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What is this comfort zone we hear so much about, and where did it originate? You’ll hear people describe their comfort zones differently, but my clients tend to describe it as an emotional state where things feel familiar—a place where they experience low levels of anxiety and stress. When we’re in our comfort zones, we have minimum uncertainty, scarcity, and vulnerability. We feel in control there; we’re relaxed; and our basic needs have been met.

We know people love their comfort zones, but research informs us that we don’t perform at our optimal level when we dwell there. In fact, anxiety actually improves performance—at least until we reach an ideal level of it. Beyond that, performance deteriorates. In other words, some anxiety will boost performance, but too much anxiety will mask talent. It’s a tricky balance. We won’t improve if we insist on comfort, but we won’t perform well until we confront barriers to that improvement.

For example, recently, the CEO of a large construction company asked me to work with one of his high potentials, Jeremy, who consistently delivered above-average performance. Jeremy didn’t need my help to perform well in his current job, but the CEO wanted to promote him to a far more demanding position where he’d be required to go toe-to-toe with the 800-pound gorilla of the east coast that had steadily been snatching work from their clutches.

After interviewing Jeremy and the people he works for and with, I immediately saw two things. First, Jeremy had all the talent and experience he needed to take the new promotion. Second, he had erected his own barrier to his success. That’s when I helped Jeremy reframe his situation.

Reframing helps us forget long-held assumptions and abandon conventional mindsets, but it does something else, too. It frees us to discard the fear-driven, deficiency mentality that holds us captive in our comfort zones. Unless a situation like Jeremy’s presents itself, we often don’t even realize we’ve established a comfort zone. Until then, we think of our comfort zones as happy places—not states from which we must escape in order to enjoy more success. As Jeremy learned, when we plan our escapes from the tyranny of comfort, we also invite fear into our lives—fears we must understand, address, and overcome. These are some of the typical fears my clients experience:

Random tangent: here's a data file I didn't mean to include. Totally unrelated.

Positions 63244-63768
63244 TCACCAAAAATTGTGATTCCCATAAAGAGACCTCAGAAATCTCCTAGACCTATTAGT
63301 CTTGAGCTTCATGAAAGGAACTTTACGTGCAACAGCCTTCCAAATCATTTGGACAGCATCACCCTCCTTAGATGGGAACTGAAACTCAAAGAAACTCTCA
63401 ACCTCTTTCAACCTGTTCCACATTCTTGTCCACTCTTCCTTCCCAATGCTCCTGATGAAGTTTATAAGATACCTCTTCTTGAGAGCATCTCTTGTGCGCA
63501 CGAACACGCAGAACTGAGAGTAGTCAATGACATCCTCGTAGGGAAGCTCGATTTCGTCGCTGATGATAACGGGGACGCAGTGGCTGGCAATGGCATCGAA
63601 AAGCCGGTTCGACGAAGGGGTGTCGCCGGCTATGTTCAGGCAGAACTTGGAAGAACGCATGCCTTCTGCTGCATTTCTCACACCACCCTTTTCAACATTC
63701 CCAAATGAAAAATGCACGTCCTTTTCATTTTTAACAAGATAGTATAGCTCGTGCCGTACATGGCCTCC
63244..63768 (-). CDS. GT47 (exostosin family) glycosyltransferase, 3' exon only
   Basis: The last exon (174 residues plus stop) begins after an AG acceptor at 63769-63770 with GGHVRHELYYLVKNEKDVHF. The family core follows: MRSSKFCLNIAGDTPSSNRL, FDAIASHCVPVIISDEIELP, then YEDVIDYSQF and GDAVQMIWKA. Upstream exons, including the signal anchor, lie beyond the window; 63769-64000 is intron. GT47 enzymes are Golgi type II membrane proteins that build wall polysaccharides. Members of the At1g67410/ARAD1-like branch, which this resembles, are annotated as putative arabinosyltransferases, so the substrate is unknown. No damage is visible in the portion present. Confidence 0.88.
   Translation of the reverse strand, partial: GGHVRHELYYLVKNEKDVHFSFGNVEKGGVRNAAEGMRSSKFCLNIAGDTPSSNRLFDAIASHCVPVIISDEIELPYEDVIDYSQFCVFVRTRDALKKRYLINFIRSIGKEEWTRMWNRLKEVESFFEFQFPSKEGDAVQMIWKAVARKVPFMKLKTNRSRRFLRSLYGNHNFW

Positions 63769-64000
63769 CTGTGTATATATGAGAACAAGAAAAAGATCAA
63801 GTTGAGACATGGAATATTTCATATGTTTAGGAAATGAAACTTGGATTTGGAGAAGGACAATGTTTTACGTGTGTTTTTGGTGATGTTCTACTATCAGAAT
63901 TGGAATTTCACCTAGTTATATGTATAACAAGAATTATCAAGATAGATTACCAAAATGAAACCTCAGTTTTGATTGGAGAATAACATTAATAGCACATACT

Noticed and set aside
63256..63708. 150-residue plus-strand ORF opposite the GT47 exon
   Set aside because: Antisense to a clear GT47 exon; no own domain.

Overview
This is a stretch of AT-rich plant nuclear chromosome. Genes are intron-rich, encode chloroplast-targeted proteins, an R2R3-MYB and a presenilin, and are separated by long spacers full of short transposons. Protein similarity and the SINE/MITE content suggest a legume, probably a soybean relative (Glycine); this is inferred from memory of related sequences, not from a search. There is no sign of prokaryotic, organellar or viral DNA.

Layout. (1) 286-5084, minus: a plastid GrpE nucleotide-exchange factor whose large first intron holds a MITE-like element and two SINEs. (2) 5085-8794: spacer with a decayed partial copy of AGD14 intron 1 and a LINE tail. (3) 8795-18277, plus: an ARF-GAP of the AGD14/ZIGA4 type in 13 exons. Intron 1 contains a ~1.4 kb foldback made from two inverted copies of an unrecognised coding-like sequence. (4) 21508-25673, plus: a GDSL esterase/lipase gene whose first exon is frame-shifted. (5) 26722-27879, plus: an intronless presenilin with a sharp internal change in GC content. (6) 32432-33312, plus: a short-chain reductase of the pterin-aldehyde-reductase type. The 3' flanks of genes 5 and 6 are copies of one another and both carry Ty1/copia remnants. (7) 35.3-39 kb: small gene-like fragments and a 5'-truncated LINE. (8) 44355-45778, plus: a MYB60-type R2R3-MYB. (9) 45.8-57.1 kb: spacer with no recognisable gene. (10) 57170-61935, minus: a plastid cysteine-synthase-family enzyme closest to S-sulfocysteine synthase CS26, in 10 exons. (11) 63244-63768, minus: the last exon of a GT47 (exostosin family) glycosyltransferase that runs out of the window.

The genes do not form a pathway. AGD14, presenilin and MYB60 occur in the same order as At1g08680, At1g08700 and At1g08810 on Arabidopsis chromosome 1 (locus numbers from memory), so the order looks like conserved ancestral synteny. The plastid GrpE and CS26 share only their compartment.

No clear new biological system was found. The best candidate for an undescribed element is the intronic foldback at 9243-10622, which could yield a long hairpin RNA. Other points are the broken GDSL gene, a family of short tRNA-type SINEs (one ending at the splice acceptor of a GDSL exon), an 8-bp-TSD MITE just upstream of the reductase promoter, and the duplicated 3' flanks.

• Uncertainty about the future
  • Indecision, analysis paralysis, and finger pointing
  • Fear of being wrong, a constant need for perfection and more information, even about non-critical issues
  • Fear of both failure and success
  • An exaggerated need for control
  • Worry that others will react negatively to our decisions

When people harbor these fears, they frequently experience these consequences:

  • The inability to celebrate and deconstruct success, to understand not just that you’ve succeeded but to understand exactly how and why you did
  • An emphasis on cutting expenses—layoffs, plant closings, and outsourcing—versus growth
  • Tolerating mediocre performers because “we can’t afford superstars”
  • Viewing employees as necessary costs, not valued assets
  • A reluctance to develop top performers because they may take their new skills to the competition or, worse yet, they may challenge someone’s position in the company
  • An inability or unwillingness to learn and bounce back from failures
  • Taking low margin work to avoid “leaving money on the table”
  • Vacillating when an opportunity presents itself, causing a loss of momentum
  • Little investment in improvement
  • A tendency to gloss over conflict, even when you know you’re right
  • Feeling overwhelmed, not in control, low energy, no joy

To confront our comfort zones, we must first realize we’ve established them. To do that, we must abandon the idea that stress is bad and the lack of it is good. We need to face our fears, realize the confines our comfort zones create, and understand the insidious nature of the tyranny they generate. 

[Image courtesy: Vkjzh45ls325dkf321vgl]



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